Exposure to lead is costing the world more than $977 billion international dollars, with developing countries bearing the great majority of costs, according to research and a new interactive map released on Tuesday that shows country-by-country costs. Overall, the costs of lead exposure are 7 times the amount of funding provided to developing countries in development aid in 2014.
Economic Costs of Childhood Lead Exposure in Low-and Middle-Income Countries was developed by New York University School of Medicine, Department of Pediatrics (NYU) and released today at the 2nd United Nations Environment Assembly meeting held in Nairobi, Kenya. The website can be accessed at:http://nyulmc.org/pediatricleadexposure. The map was created to help governments see the costs of lead exposure in their own countries; compare those costs with other countries; and compare costs with the amount of development assistance their country receives.
The website provides country-by-country data. Annual costs of lead exposure by region include:
- $134.7 billion in Africa (4.03% of gross domestic product (GDP) in that region),
- $142.3 billion in Latin America and the Caribbean (2.04% of GDP in that region), and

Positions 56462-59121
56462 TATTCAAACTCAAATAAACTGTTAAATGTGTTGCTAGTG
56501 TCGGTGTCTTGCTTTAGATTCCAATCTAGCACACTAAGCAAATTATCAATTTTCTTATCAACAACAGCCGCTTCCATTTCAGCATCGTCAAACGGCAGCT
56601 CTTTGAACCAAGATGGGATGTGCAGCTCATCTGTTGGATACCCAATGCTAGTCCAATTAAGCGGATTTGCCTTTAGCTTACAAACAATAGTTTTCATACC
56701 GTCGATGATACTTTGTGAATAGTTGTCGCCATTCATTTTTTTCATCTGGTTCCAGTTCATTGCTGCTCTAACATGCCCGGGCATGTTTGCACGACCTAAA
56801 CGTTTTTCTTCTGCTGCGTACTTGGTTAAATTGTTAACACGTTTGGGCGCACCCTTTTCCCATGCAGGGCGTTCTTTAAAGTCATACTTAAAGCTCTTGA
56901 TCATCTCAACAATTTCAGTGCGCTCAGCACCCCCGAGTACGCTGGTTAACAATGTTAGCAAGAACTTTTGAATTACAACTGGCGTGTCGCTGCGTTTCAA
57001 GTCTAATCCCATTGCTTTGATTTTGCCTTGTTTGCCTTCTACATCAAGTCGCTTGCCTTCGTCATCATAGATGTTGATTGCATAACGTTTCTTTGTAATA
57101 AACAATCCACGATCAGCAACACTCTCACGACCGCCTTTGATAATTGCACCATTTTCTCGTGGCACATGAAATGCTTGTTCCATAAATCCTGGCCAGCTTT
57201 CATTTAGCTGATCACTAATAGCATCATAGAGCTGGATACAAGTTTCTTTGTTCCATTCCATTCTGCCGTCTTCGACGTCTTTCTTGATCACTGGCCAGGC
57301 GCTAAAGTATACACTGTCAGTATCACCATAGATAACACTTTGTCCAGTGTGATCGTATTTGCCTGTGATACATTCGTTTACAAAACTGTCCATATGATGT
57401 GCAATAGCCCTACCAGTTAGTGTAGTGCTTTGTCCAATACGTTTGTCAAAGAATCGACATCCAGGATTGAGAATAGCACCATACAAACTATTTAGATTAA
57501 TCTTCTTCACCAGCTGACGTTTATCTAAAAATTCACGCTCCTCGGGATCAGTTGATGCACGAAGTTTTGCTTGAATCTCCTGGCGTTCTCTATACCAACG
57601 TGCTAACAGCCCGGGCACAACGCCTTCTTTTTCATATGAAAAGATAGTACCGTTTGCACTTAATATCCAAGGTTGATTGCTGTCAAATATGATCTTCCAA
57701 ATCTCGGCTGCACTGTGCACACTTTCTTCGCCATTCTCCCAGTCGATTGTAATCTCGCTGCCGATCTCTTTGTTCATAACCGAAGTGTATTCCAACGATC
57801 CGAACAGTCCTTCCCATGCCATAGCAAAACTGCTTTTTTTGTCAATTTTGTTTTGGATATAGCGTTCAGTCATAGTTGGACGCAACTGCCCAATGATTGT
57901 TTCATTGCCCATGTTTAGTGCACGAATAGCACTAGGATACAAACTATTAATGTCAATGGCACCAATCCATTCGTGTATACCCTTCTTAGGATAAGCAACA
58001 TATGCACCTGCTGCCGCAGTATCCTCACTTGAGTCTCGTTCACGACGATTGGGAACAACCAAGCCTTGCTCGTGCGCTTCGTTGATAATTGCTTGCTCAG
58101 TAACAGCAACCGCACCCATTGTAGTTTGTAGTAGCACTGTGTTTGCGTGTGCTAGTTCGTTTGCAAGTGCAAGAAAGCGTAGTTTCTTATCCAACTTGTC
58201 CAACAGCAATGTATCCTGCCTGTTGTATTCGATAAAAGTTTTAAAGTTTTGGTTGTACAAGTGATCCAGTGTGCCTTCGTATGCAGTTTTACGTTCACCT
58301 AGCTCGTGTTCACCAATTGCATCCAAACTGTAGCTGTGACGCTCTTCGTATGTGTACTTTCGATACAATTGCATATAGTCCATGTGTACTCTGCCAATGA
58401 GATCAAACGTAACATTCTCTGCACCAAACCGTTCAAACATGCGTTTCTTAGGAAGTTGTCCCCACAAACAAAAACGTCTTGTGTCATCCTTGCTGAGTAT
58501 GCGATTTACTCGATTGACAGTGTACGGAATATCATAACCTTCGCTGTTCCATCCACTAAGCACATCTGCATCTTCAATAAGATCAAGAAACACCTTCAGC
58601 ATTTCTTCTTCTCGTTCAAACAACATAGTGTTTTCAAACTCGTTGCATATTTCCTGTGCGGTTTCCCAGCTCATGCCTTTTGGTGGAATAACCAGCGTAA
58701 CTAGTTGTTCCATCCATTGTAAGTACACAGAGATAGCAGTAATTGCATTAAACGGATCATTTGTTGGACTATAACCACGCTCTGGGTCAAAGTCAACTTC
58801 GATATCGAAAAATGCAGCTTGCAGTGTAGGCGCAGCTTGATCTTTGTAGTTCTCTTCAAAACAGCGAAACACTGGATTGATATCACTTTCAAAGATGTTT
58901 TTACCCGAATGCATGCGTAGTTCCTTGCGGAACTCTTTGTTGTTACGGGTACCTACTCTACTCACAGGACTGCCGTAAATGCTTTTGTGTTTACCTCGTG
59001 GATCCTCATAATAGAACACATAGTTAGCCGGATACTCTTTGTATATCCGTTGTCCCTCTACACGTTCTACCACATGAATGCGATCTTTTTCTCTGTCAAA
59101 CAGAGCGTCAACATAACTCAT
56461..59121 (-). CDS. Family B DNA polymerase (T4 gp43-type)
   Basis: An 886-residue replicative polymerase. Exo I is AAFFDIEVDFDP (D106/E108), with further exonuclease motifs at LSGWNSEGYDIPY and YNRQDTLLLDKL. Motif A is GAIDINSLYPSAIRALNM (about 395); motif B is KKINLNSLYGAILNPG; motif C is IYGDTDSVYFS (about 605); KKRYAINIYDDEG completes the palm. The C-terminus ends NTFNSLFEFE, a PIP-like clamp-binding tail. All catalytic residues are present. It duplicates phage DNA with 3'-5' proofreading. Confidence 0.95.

- $699.9 billion in Asia (1.88% of GDP in that region).
According to the World Health Organization, “There is no known safe blood lead concentration.” When a young child is exposed to lead, the harm to her or his nervous system makes it more likely that the child will have difficulties in school and engage in impulsive and violent behavior. Lead exposure in young children is also linked to increased rates of hyperactivity, inattentiveness, failure to graduate from high school, conduct disorder, juvenile delinquency, drug use, and incarceration.
According to the NYU researchers: “One of the most important things we can do to decrease children’s exposure to lead in LMICs (low- and middle-income countries) is to ensure lead is no longer used in household paint and other paints to which children may be exposed (such as paints on playground equipment).”
Preventing Children’s Exposure to Lead
The removal of lead from gasoline is one of the most important accomplishments for children’s health in the 20th century, with economic benefits that have been estimated at $2.45 trillion each year.1 In the industrialized world, there has been further progress in reducing lead exposure from other sources, including paint.
However, in LMICs lead exposure remains a problem for children, especially from lead in paint. One of the most important things we can do to decrease children’s exposure to lead in LMICs is to ensure lead is no longer used in household paint and other paints to which children may be exposed (such as paints on playground equipment). – USNewswire.